The race for autonomous driving is in full swing. There are a number of options to choose for computer-aided vision. The way that Tesla has approached it is totally unique when compared to Waymo or Uber.
Tesla relies on a neural network AI that is fed images from radar and ultrasonic sensors. The images received from these two sources are then processed in much the same way that a human brain processes visible light through the eyes.
In this article, we get to see what the Tesla AV sees as it drives through the roads of Paris. The images were caught and processed byTesla hacker ‘evergreen’ and the TMC user DamianXVI. These two teamed up to purchase an unlocked developer Autopilot Hardware 2.5 computer from eBay.
This bespoke system and the results were presented to the public by the do, through their Tesla subReddit page.
This is what Green initially wrote on the page:
“So keep in mind our visualizations are not what Tesla devs see out of their car footage, and we do not fully understand all the values either (though we have decent visibility into the system now as you can see). Since we don’t know anybody inside Tesla development, we don’t even know what sort of visual output their tools have.”
Green continues to expand on the data visualization.
“The green fill at the bottom represents “possible driving space,” lines denote various detected lane and road boundaries (colors represent different types, the actual meaning is unknown for now). Various objects detected are enumerated by type and have coordinates in 3D space and depth information (also 2D bounding box, but we have not identified enough data for a 3D one), correlated radar data (if present) and various other properties.”
They presented a video of what the Autopilot was viewing as it drove, and added commentary. Here is their video.
01:17 – traffic cones shape driveable space.
01:31 – construction equipment recognized as a truck (shows they have quite a deep library of objects they train against? Though it’s not perfect, we saw some common objects not detected too. Notably a pedestrian pushing a cart (not present in this video).
02:23 – false positive, a container mistaken for a vehicle.
03:31 – a pedestrian in red (dish?) jacket is not detected at all. (note to self, don’t wear red jackets in Norway and California, where Teslas are everywhere).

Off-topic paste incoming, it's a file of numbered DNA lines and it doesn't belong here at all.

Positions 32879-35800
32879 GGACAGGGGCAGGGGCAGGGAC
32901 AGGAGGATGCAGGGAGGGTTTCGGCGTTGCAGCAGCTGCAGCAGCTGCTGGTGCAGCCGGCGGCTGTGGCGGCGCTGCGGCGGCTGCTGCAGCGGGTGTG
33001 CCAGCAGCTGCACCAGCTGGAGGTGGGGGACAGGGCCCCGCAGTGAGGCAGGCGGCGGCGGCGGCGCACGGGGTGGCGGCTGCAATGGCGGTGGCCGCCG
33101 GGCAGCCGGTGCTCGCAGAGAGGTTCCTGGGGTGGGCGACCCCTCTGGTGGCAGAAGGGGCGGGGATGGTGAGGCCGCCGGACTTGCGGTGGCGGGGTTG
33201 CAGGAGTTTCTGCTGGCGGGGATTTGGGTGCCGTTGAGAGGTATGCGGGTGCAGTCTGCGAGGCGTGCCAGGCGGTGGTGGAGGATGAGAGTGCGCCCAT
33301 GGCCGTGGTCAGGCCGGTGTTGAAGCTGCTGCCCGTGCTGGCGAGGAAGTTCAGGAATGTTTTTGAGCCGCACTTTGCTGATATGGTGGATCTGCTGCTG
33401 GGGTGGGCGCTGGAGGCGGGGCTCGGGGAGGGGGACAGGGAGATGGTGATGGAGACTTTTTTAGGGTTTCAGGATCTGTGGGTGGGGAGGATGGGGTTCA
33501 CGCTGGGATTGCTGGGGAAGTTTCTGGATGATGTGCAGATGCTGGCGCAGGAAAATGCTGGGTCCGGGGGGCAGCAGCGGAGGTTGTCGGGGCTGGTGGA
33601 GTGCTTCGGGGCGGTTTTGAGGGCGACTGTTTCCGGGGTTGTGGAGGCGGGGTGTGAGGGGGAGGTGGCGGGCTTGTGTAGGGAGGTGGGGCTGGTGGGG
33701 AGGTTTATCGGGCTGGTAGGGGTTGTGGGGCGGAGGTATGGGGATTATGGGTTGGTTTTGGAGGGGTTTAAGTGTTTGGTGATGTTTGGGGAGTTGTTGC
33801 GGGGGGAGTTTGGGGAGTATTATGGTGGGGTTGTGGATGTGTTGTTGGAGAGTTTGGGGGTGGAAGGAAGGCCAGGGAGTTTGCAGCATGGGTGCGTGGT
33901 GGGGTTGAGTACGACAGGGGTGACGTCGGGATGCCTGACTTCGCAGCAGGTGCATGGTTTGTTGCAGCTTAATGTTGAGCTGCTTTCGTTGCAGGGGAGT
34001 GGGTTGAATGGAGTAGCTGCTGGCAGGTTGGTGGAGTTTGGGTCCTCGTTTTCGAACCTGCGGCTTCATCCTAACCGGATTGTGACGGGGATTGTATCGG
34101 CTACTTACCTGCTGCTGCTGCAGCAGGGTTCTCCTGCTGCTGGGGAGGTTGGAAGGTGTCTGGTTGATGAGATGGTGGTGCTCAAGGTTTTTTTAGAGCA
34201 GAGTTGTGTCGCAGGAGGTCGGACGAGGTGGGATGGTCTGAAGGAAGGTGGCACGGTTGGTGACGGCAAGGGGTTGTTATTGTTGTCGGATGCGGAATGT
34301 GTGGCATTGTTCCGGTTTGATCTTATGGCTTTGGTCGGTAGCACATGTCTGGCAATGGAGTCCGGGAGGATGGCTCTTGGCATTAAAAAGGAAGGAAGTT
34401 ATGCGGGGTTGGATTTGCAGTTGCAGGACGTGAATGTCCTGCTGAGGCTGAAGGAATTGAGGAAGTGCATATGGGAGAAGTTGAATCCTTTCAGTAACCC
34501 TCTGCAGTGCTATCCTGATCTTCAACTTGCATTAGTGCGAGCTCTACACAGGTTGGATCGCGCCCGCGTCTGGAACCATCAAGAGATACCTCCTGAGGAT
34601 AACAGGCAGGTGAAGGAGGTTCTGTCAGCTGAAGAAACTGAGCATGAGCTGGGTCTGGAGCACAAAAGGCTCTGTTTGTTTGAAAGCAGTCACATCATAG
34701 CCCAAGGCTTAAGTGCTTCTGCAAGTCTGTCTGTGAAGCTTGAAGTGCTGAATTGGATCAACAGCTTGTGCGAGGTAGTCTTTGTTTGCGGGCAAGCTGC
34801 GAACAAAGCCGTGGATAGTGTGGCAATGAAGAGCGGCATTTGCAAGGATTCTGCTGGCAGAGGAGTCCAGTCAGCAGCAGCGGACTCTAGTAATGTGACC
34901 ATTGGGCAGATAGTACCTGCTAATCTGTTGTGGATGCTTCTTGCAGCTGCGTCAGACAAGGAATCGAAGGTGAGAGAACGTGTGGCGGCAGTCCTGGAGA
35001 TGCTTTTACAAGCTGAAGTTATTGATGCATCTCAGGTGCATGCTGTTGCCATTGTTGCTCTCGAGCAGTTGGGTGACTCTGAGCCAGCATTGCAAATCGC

04:12 – one example of lines showing right turn while there are no road markings of it.
06:52 – another false positive – poster mistaken for a pedestrian.
08:10 – another more prominent example of showing left turn lane with no actual road markings.
09:25 – close up cyclist.
11:44 – roller skater.
14:00 – we nearly got into accident with that car on the left. AP did not warn.
19:48 – 20 pedestrians at once (not that there was shortage of them before of course).
The duo also presented a video of the process on a highway, and was highlighted by Green:
3:55 – even on “highways” gore area is apparently considered driveable? While technically true it’s probably not something that should be attempted.
4:08 – gore zone surrounded by bollards is correctly showing up as undriveable.
11:47 – you can see a bit of a hill crest with the path over it (Paris is not super hilly it appears so hard to demonstrate this on this particular footage).
What the duo actually did to improve the factual and actual way the Autopilot views the scenery, is by removing the background imagery which does not come up in the system. So now you get to see exactly what the autopilots see while driving.
This is perhaps the first uncrated third-party review of AV technology. Waymo, Cruise Automation, and Uber all released curated videos, so there is no real corroboration of original footage.
This is an exciting inside view of how AV’s see the world around them. It is imperative that their performance is 100% perfect, this 3rd party proofing is useful to raise trust and perhaps improve the acceptance of AV’s into society.